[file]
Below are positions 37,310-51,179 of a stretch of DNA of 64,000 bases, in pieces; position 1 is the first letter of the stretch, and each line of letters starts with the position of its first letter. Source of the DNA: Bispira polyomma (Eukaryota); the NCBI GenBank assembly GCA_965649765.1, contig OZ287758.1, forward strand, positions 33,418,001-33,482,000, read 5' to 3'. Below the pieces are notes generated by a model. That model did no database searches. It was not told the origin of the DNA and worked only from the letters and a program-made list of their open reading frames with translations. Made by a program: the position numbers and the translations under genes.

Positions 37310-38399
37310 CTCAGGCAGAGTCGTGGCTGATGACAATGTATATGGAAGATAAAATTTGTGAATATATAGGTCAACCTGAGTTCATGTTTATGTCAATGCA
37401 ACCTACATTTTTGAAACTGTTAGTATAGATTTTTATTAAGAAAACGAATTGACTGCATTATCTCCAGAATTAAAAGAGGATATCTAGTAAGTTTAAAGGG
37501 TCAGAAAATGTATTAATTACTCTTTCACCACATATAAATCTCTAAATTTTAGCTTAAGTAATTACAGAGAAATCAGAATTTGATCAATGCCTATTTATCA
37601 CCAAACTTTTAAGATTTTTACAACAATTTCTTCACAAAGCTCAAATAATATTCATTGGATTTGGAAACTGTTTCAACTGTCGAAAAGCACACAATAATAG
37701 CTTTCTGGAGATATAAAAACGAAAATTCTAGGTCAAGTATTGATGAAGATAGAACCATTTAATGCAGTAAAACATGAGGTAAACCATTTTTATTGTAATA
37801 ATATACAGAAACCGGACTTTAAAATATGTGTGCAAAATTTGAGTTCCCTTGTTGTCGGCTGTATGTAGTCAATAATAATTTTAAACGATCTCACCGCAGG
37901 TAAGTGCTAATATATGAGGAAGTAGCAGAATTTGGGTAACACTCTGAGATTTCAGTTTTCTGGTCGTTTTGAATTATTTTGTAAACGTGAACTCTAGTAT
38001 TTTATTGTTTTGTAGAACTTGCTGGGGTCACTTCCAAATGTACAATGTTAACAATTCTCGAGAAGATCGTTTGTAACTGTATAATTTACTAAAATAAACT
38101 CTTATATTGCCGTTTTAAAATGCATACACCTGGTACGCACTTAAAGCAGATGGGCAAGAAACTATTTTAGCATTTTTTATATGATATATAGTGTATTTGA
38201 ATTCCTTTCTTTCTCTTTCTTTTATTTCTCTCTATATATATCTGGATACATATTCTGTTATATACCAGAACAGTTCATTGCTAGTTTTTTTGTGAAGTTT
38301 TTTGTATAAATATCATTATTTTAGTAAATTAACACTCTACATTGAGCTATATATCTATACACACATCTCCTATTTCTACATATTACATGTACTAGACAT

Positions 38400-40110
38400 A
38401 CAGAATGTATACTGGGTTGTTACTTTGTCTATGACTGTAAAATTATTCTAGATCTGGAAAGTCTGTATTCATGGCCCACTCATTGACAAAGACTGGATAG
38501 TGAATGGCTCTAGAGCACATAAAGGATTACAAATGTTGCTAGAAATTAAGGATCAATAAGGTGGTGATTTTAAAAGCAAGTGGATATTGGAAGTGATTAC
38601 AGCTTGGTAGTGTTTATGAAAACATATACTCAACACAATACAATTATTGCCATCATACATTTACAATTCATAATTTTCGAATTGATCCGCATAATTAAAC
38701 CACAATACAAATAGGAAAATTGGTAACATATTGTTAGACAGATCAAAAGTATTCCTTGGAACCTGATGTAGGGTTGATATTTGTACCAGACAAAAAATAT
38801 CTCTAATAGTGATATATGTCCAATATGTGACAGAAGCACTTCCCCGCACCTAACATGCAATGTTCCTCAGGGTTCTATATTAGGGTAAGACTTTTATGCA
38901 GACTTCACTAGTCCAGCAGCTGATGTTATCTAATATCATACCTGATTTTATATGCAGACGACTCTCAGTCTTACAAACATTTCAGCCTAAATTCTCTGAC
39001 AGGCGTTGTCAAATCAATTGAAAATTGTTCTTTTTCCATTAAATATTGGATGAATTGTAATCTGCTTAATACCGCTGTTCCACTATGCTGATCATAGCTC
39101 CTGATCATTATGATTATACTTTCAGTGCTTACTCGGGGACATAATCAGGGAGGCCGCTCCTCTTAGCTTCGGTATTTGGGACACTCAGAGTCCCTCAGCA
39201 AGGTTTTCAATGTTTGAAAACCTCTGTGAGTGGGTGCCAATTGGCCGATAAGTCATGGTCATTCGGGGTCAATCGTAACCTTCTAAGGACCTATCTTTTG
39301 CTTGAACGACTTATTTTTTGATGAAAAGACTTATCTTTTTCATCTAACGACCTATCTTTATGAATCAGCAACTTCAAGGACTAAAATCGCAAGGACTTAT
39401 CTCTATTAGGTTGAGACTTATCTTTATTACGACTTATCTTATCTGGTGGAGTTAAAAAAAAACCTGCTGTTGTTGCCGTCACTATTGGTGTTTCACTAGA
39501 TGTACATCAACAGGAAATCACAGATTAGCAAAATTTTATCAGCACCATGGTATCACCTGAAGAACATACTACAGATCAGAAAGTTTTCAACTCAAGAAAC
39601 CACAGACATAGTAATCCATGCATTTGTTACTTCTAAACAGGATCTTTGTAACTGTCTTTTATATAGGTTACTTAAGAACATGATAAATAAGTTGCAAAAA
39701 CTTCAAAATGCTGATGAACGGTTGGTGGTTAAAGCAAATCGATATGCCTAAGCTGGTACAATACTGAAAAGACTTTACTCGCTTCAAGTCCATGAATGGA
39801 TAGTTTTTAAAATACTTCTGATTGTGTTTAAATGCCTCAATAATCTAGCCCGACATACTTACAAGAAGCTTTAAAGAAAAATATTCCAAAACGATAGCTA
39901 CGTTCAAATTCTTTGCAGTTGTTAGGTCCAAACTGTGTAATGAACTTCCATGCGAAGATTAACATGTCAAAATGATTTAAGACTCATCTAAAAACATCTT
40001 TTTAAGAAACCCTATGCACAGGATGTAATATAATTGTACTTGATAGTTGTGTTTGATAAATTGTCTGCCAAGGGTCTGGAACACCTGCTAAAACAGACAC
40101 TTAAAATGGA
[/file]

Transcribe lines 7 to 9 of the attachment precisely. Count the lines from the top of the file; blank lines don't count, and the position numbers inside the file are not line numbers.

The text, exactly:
37701 CTTTCTGGAGATATAAAAACGAAAATTCTAGGTCAAGTATTGATGAAGATAGAACCATTTAATGCAGTAAAACATGAGGTAAACCATTTTTATTGTAATA
37801 ATATACAGAAACCGGACTTTAAAATATGTGTGCAAAATTTGAGTTCCCTTGTTGTCGGCTGTATGTAGTCAATAATAATTTTAAACGATCTCACCGCAGG
37901 TAAGTGCTAATATATGAGGAAGTAGCAGAATTTGGGTAACACTCTGAGATTTCAGTTTTCTGGTCGTTTTGAATTATTTTGTAAACGTGAACTCTAGTAT